Regional Road Trip: Postcard from Indianapolis
INDIANAPOLIS -- Of the four destinations this Regional Road Trip odyssey comprised, Indianapolis was by far the least exotic -- or the most familiar, let's say -- to your humble travel correspondent. I've been to Indianapolis for lots of basketball games, first as a fan and then as a writer; I know my way from the airport to the hotel to the arena and back; I know where to eat and where to find fans and the best place to park; I didn't have to unleash my trusty co-pilot (Google Maps) once.
Even so, this one was special -- in ways both good and bad.
The atmosphere in downtown Indy took a little longer than usual to ramp up -- it was Easter Sunday, after all -- but once it did, it was even better than usual. Louisville is just two hours down I-65, and so Cardinals fans (and their car flags) dominated the scene. They moved in packs on the sidewalks, crowded into (and spilled out of) bars and hosted impromptu, stripped-down tailgates wherever a gate could legally be tailed.
And that was before I walked into the arena.
It was, to use an drastically overused word, electric. Lucas Oil Stadium is similar in scope to JerryWorld, but instead of closing off the top sections with curtains, the hosts took a more traditional tact, halving the stadium and placing the court and entire crowd on one side. It didn't hurt the atmosphere at all; instead, the whole thing felt like a Final Four game. I'll use it again: electric.
So it was for the first 13 minutes and 30 seconds, right up until Louisville guard Kevin Ware plunged Lucas Oil underwater. Ware's freak compound fracture, too gruesome to describe in detail, was so horrific -- and the reactions of Louisville players so anguished -- that the entire building went numb. It took a second-half Cardinals surge for the building to reach full throat once more.
Save Ware's injury and the resulting emotion, it was a rousingly successful day of basketball in a city that revolves around it, which is exactly what I expected. When it comes to hoops, Indy always delivers.
Regional Road Trip: Washington, D.C. postcard
WASHINGTON, D.C. -- Outside Dallas, the sky is big and the Earth is flat, and you don't even have to be that close to Cowboys Stadium to make it out on the horizon -- a pure-white alien orb that looks like it dropped from the sky and took up residence where it felt it had enough space to not be bothered.
It inspires the kind of awe that makes you write sentences like this: For better or worse, as silly as it is, you start wondering what the pharaohs would have thought. Whatever it makes you feel, "I am about to watch a basketball game" is the least of them.
Washington, D.C.'s Verizon Center does not conjure these kinds of cultural questions. It is a much simpler, and more straight-forward, experience: Show up, watch a basketball game, walk out, go home.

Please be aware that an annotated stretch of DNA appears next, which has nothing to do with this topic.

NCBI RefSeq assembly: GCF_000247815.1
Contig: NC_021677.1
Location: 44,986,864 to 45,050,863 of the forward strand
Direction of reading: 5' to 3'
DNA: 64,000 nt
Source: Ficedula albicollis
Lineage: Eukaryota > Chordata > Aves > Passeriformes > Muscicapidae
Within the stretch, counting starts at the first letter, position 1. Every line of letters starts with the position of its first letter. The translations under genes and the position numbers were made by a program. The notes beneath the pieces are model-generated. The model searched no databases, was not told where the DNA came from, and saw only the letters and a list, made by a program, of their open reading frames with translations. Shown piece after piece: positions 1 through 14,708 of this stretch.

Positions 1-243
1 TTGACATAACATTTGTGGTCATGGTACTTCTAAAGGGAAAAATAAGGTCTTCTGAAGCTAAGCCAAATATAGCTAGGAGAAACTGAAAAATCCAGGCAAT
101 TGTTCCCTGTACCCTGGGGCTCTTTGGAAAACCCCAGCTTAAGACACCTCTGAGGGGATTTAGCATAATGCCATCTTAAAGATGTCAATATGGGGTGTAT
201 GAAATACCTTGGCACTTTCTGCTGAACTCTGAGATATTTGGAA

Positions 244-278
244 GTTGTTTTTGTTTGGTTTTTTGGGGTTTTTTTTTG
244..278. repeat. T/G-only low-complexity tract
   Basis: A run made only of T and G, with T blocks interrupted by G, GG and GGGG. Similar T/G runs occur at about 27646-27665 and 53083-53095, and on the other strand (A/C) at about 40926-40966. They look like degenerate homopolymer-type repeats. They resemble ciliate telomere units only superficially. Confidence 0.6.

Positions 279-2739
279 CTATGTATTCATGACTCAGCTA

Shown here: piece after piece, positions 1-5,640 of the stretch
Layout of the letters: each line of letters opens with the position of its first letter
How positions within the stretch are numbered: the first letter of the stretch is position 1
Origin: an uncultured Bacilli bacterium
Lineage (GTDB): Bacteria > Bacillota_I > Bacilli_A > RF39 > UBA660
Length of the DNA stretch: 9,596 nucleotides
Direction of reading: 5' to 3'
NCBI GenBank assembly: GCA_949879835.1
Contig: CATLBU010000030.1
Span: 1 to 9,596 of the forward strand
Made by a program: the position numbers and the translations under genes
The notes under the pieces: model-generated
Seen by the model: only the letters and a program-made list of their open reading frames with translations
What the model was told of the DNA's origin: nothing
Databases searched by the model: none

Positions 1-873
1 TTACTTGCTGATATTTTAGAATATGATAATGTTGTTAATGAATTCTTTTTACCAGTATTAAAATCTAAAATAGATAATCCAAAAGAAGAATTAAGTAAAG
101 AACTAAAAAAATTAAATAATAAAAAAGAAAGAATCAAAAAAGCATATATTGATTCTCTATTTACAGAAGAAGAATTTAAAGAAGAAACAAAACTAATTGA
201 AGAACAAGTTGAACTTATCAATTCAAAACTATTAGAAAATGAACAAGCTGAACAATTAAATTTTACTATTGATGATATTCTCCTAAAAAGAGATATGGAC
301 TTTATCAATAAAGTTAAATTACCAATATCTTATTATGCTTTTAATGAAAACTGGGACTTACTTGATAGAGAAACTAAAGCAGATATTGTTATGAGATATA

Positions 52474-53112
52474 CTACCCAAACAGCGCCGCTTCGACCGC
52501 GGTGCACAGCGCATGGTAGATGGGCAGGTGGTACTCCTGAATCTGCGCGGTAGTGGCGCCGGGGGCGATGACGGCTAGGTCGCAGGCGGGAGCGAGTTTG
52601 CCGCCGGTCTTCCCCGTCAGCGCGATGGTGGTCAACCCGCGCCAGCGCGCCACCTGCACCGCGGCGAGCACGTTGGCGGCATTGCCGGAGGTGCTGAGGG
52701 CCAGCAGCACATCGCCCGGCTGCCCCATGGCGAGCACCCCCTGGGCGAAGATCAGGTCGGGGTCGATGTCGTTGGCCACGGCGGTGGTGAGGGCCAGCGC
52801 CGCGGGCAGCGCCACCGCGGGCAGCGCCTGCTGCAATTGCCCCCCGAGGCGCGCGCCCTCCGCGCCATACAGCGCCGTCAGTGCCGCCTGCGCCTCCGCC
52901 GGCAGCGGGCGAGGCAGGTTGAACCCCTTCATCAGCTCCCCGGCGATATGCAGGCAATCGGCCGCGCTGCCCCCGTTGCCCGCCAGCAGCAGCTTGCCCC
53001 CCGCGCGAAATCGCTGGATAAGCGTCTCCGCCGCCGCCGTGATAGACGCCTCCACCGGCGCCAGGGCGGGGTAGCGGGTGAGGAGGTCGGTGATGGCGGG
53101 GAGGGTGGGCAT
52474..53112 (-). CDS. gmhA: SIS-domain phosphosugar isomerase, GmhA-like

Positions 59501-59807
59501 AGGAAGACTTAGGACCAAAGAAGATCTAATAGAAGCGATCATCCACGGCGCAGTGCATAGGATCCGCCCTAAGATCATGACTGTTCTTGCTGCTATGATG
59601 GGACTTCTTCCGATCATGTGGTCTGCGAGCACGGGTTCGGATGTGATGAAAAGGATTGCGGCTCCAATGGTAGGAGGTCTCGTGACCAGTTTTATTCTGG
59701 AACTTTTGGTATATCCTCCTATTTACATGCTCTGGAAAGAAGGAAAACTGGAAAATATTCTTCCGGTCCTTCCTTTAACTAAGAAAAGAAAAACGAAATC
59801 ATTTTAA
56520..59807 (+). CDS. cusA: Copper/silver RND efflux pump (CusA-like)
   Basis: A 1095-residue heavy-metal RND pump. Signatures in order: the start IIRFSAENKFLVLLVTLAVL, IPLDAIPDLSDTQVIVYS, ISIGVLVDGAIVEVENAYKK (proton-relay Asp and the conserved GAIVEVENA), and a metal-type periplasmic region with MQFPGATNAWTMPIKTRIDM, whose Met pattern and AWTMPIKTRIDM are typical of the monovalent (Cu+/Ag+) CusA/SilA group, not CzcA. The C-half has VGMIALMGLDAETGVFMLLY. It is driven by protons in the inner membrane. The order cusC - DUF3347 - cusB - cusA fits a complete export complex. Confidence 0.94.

I mean this entirely as a compliment.
For all the wonders and riches JerryWorld offers, it isn't a basketball venue. The Verizon Center is a basketball venue, and while I like to be wowed as much as the next person, when it comes to the NCAA tournament, I'd always prefer a straight-forward basketball site over a total circus. And I'll always take a quick train ride or walk over a two-mile parking-lot weave.
In other words, my experience at the Verizon Center wasn't mindblowing in any particular way. There were no FGCU fans, no massive panaromas, no feeling of scope in the worst seat in the house. But it was still awfully fun -- exactly what the NCAA tournament in late March should be.
Regional Road Trip: Postcard from Arlington
ARLINGTON, Texas -- That dateline just to the left says "Arlington," because that is an actual place on the map. Those are the rules. But if we wanted total truth in nomenclature here, we'd use those all-caps more accurately. Today, your humble correspondent reported live from JerryWorld -- every nook and cranny of it.
After a day in L.A., where a flashy basketball arena was surrounded by fan-fest activities and tourist-friendly restaurants, the JerryWorld experience brought something totally different: the feeling of entering a self-sustaining city, the modern equivalent of Charles Foster Kane's Xanadu, a gleaming monolith that shows up in plain sight even when Google Maps tells you you're 15 minutes away. It's the kind of building future civilizations will credit to ancient aliens, because that will be the most plausible explanation.
I spent time in the stadium's highest reaches and lowest depths, walked its perimeter and sat smack in its middle, saw Michigan high-five Florida Gulf Coast in the tunnel between games, hung with coaches and players and staffers and security guards and binocular salesmen (yes, you read that right) and seemingly every type of fan one can find. And all on less than an hour of landing-pattern airplane sleep. Not too shabby, if I may say so myself.
At 8:30 a.m. CT tomorrow, it's off to the third stop on my tour, Washington, D.C.'s Verizon Center, a medium-sized arena nestled into a dense urban area that outlaws skyscrapers; it actively restricts its own outward largesse. It is the anti-JerryWorld. I bet you can't even see it from space.
Regional Road Trip: Postcard from L.A.
LOS ANGELES -- I'd been to Los Angeles before. I'd never been to L.A. Live. From afar -- read: on television -- it seemed like the perfect place to host an event like the NCAA tournament: a big plaza across the street from Staples Center, restaurants and bars and tourist attractions galore, hotels everywhere, the works. Full spread.
On Wednesday night, with the exception of the Arizona band, Wilbur the Wildcat and some dude with a cane who kept telling me to move out of his way so he could take seemingly aimless photos, the whole scene was 100 percent dead. Even the Staples Center marquee, which I assumed was L.A.'s version of a 24/7 Rockefeller Plaza Christmas tree, was dark.
Come on, L.A.! It's the NCAA tournament! I realize the Lakers aren't playing, and the beach is just around the way, but still. Work with me here.
Some thoughts from Thursday's L.A. excursion: